Baroque Music

The following video, from combines the elements of Baroque and Chamber music. A valuable and enjoyable celebration of past musical traditions, this performance proves that works of art from history are still relevant and necessary. Our lives lack the depth, warmth and humanity that make them worth living when we turn or backs on the past:

(Ref: Support Emily creating Classical Music & Teaching Videos. (n.d.). Retrieved April 18, 2015, from Baroque Music is music composed during the Baroque period--from 1600 to 1750. "Baroque" comes from the Portuguese barocco, which means, "misshapen pearl," and was originally meant as a somewhat negative description of this period's music. Many people found the music of this period to be ornate and heavily ornamented. Thus, architecture from this period, also often criticized as being too ornate, is sometimes referred to as Baroque, as well.
(Ref: Baroque music. (n.d.). Retrieved April 18, 2015, from

Baroque composers include

  • Johann Sebastian Bach
  • George Frideric Handel
  • Alessandro Scarlatti
  • Domenico Scarlatti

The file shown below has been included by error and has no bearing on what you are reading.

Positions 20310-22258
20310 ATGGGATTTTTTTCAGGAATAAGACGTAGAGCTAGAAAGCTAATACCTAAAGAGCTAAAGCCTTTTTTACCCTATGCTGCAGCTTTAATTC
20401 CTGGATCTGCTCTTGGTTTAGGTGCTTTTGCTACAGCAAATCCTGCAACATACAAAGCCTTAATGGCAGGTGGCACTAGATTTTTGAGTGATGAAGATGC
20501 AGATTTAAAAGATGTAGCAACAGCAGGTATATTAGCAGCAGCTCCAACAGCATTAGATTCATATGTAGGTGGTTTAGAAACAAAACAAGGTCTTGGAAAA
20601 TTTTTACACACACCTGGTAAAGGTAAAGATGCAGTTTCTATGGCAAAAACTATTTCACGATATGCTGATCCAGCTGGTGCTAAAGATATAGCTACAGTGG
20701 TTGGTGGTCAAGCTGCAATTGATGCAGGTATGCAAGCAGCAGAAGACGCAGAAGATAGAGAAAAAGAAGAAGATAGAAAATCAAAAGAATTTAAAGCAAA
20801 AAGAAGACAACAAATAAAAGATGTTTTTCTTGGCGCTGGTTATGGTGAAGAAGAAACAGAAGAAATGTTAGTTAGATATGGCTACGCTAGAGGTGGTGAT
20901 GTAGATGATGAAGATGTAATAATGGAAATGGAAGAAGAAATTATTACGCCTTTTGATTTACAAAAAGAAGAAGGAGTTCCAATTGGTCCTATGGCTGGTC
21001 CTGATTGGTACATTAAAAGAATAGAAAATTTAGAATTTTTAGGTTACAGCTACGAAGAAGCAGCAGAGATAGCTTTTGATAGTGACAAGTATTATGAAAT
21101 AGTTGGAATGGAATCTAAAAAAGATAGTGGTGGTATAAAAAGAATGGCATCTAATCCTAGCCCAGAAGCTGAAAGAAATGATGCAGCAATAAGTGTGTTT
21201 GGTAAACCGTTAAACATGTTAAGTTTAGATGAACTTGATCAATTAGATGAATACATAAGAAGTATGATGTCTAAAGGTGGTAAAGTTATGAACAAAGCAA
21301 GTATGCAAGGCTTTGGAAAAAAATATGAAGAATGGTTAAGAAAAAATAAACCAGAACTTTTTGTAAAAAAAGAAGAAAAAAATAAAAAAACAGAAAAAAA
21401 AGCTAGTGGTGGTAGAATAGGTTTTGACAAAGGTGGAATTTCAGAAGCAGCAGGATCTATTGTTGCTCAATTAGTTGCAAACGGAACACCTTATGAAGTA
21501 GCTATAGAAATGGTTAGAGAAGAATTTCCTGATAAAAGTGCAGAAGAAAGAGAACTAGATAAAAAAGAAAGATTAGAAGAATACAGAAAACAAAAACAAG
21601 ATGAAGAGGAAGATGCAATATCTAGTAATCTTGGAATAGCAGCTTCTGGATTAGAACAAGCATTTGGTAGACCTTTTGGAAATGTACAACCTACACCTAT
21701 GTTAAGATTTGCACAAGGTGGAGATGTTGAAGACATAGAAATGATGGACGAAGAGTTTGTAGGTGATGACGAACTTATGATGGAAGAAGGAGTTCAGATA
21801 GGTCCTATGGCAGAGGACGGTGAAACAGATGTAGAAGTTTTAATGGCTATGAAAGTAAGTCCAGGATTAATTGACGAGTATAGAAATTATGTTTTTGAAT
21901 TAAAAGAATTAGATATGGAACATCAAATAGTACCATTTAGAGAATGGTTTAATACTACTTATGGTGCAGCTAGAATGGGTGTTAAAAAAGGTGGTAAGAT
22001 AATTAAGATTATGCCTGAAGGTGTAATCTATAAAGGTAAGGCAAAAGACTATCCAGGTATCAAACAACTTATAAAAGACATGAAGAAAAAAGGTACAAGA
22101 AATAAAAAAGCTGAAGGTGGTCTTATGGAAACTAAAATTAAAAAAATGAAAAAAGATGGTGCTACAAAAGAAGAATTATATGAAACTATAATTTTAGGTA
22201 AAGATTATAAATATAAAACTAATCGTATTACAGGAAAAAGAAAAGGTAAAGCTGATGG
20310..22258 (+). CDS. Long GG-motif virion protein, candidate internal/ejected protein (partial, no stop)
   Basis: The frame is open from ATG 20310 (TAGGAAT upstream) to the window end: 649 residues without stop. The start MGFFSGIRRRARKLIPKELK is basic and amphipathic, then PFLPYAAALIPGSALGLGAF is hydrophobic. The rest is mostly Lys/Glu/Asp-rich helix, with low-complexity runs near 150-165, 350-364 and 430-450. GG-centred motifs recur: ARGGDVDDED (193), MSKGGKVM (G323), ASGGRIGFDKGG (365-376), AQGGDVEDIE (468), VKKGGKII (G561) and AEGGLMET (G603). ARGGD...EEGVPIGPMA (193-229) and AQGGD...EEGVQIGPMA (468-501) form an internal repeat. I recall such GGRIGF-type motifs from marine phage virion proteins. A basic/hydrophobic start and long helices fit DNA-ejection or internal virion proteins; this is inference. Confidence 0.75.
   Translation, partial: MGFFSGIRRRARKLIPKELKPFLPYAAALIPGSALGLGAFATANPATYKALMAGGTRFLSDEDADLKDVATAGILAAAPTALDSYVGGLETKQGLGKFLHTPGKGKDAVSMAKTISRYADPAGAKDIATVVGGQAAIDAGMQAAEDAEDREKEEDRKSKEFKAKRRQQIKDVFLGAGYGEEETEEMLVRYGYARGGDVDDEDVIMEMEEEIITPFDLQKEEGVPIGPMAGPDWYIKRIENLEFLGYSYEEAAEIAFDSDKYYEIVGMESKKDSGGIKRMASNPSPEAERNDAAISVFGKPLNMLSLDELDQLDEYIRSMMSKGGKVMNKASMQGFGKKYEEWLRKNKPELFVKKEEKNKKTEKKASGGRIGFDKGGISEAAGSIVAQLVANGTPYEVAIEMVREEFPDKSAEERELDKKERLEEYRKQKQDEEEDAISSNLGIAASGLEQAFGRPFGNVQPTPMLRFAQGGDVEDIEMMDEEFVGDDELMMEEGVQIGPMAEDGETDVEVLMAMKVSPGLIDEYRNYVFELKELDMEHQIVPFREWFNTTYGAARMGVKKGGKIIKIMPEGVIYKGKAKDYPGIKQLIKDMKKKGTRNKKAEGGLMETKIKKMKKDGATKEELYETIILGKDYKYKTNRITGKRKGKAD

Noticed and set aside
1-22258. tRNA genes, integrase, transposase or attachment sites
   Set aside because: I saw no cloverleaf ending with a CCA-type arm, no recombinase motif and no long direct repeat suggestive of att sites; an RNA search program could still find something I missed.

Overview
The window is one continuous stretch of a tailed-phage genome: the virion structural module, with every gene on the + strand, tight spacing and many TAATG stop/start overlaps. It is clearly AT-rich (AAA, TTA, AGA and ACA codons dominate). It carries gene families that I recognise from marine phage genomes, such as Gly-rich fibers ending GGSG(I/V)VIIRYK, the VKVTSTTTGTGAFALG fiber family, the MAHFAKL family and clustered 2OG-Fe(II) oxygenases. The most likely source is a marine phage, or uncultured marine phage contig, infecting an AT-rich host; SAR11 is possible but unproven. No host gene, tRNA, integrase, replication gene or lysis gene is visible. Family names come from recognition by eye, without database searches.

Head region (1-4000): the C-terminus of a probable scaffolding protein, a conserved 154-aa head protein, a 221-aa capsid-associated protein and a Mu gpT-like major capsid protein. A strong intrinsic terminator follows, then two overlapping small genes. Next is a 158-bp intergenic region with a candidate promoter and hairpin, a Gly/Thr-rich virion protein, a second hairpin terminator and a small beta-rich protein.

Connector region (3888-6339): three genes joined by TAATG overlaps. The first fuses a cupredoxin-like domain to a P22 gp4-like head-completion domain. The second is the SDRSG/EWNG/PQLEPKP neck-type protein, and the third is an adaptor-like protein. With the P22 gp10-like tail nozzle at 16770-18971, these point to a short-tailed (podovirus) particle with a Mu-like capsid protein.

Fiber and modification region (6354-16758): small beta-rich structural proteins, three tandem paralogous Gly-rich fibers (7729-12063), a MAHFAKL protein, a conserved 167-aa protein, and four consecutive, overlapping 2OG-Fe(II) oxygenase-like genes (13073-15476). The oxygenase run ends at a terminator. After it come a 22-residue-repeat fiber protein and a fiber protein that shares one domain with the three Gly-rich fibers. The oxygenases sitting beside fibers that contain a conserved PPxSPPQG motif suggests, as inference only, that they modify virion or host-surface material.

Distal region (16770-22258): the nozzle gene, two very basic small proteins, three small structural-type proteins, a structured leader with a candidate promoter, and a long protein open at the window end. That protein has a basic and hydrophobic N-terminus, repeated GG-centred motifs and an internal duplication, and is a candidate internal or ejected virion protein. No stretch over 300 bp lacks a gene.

• Antonio Vivaldi
  • Henry Purcell
  • Georg Philipp Telemann
  • Jean-Baptiste Lully
  • Arcangelo Corelli

  • Tomaso Albinoni
  • François Couperin
  • Denis Gaultier
  • Claudio Monteverdi
  • Heinrich Schütz
  • Jean-Philippe Rameau
  • Jan Dismas Zelenka
  • Johann Pachelbel

Chamber Music is classical music, including Baroque Music, that is composed for a small number of musicians to perform live. Originally, many classical musicians were employed by aristocrats or hired by wealthy individuals to play music for their pleasure or for special occasions. A good analogy is to consider acoustic folk bands or electric "garage bands" who dominated the 20th century American rock-and-roll music profession. During the Baroque and Classical eras, Chamber Music, one could argue, served many of the same functions. As with rock-and-roll, changes in society and advances in music and sound technology altered the prominence and role of small, live venues.
(Ref: Chamber music. (n.d.). Retrieved April 18, 2015, from

Leave a Reply

Your email address will not be published. Required fields are marked *